Problem is, there are always moments journalists aren't present for. Think Romney's "48%", Hillary's "deplorable", Trump's "grab em by the pussy". In all of those situations the video evidence is what proved the story. Without that all a journalist can do is trust the accounts of the people present, which aren't trustworthy at all.

You assume that news has ever been accurate. I would argue that the "news" in the past was not more accurate. The revolution that has happened is that we are much better at detecting fake news.

"A person said something? That's terrible... let me see for myself what he actually said... oh wait he said that in completely different context and didn't mean what was implied in the news at all." - Anyone who has checked primary source after reading a news article

We are no longer at the mercy of "journalists" to tell us what to think about what happened. They can be called out on their lies and misrepresentation as the same raw videos of what happened can be seen by people first-hand. How about asking person in question to clarify what they meant? We can do that too.

The news organizations, as a defense, have been publishing the "news" as "opinion pieces", "satire" and "comedy" which they can more easily walk back on when called out.

All this because they have an old population who hasn't figured out that one can actually be their own journalist a lot of the times by following people who are much closer to different sides of situation than "journalists" will ever be... and the reported news is ALWAYS a completely different version of what actually happened. When this population dies out, the mainstream fake news as we know it, will die with them.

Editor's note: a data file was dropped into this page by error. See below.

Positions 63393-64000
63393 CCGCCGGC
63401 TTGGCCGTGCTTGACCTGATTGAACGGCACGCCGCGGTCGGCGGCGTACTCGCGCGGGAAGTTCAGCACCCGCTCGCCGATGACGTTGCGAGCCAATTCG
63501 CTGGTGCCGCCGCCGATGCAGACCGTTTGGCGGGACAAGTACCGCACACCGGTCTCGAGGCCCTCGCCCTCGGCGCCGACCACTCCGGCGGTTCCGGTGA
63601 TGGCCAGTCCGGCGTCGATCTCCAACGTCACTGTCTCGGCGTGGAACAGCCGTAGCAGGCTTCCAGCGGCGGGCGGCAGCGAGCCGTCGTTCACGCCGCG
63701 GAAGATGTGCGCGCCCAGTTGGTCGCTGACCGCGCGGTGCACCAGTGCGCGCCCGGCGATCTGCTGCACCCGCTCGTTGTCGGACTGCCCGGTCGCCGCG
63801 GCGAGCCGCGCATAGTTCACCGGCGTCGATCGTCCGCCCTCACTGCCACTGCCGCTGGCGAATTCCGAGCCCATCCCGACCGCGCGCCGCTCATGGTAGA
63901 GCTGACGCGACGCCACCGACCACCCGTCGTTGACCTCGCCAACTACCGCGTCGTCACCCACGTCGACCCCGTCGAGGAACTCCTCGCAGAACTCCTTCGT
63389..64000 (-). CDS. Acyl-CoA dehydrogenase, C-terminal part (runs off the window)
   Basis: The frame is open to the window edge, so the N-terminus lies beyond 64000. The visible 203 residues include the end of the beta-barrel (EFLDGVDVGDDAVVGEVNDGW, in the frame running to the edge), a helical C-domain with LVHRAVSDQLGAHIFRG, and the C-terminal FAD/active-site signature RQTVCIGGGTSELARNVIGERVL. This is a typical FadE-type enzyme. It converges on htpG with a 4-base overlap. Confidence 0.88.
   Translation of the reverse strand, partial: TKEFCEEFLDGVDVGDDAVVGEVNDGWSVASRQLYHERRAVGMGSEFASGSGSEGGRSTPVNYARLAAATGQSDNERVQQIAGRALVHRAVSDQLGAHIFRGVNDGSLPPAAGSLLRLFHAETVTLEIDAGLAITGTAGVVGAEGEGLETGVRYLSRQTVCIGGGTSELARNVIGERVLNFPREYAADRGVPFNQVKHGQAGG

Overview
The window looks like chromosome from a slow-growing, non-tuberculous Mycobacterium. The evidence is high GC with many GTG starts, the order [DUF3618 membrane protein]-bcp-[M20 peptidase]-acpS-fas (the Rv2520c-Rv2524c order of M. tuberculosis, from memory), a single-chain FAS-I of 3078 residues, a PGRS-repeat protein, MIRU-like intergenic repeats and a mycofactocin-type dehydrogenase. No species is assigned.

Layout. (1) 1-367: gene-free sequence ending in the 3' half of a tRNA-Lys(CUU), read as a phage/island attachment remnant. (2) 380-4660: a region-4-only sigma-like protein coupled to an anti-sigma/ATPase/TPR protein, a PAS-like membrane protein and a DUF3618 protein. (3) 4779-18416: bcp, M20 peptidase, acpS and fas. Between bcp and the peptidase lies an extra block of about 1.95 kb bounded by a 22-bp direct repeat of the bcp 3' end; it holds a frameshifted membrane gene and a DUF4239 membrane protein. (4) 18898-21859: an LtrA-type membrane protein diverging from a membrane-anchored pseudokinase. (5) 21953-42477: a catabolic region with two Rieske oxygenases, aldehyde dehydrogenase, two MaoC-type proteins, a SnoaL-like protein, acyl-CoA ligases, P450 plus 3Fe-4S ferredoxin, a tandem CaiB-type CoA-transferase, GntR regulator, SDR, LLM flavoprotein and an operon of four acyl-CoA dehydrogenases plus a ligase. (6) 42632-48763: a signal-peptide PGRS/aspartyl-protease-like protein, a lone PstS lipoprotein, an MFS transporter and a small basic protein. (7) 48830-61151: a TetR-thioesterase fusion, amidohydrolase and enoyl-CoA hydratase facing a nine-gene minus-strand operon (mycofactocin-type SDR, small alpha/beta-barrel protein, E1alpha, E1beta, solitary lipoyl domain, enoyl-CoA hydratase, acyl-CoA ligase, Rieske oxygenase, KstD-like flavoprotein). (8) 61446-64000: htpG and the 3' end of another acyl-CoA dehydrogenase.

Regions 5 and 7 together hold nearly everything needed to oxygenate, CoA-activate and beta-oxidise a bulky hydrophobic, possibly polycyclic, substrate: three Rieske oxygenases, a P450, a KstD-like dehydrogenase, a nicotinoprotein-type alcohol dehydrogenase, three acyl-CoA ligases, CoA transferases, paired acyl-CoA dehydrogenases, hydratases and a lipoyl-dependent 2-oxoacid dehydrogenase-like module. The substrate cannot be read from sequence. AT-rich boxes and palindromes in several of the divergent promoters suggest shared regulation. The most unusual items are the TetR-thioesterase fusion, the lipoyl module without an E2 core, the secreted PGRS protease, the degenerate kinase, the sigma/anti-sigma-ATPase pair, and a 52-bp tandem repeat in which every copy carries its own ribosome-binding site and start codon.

My thoughts exactly. We're skipping fake news v2 and going straight to 3.0. Fake news has just entered a rapid release schedule. Brace yourself.

The audio itself can also be faked now.


That would not fool anyone. Impressive nonetheless.

It’ll only get better over time.... by them or someone else.

Just imagine what will happen when state actors start to use this as part of psychological warfare...

Future looks grim!

What worries me is that this is just a public research done in uni. What should we expect from secret projects then?!


Basically, we now have the video version of this graph. It came a little later than Photoshop, but as with any technology, anything that is technology possible will be implemented by somebody at some point in the future.

After the Falkland island war the British anarchopunk band Crass spliced together and leaked a tape that made it seem like the attack was a false flag and that Reagan wanted to start a war with the soviets in Europe


This demonstrates an immediate need for a trustworthy video hosting service--maybe with a companion app that records using some combination of crypto/proprietary formats/trust networks/I don't know what else, this isn't my area of expertise. Things are going to get pretty bad here soon if video evidence loses its street cred.

But how is it considered trustworthy? That's basically the central struggle every media organisation has right now and I don't see an easy answer.

Yours is an interesting idea, though. I dread to think how much it would have to exclude though - probably have no Android client because I'm sure a rooted phone could easily provide a fake video source. Maybe even on a jailbroken iOS device too. And once that becomes possible the entire platform is ruined.

Yeah, it might need to be a custom-made camera, made for news organizations and wealthy vloggers. And each device would need to be audited regularly. It would be a nightmare but not as much of a nightmare as not knowing whether anything you see on video is real or computer-generated.

Why do you need all this? Just authenticate the video file with a digital signature. It is even possible to build it into the video encoding itself, and I am almost certain there are already research papers on this, if not implementations.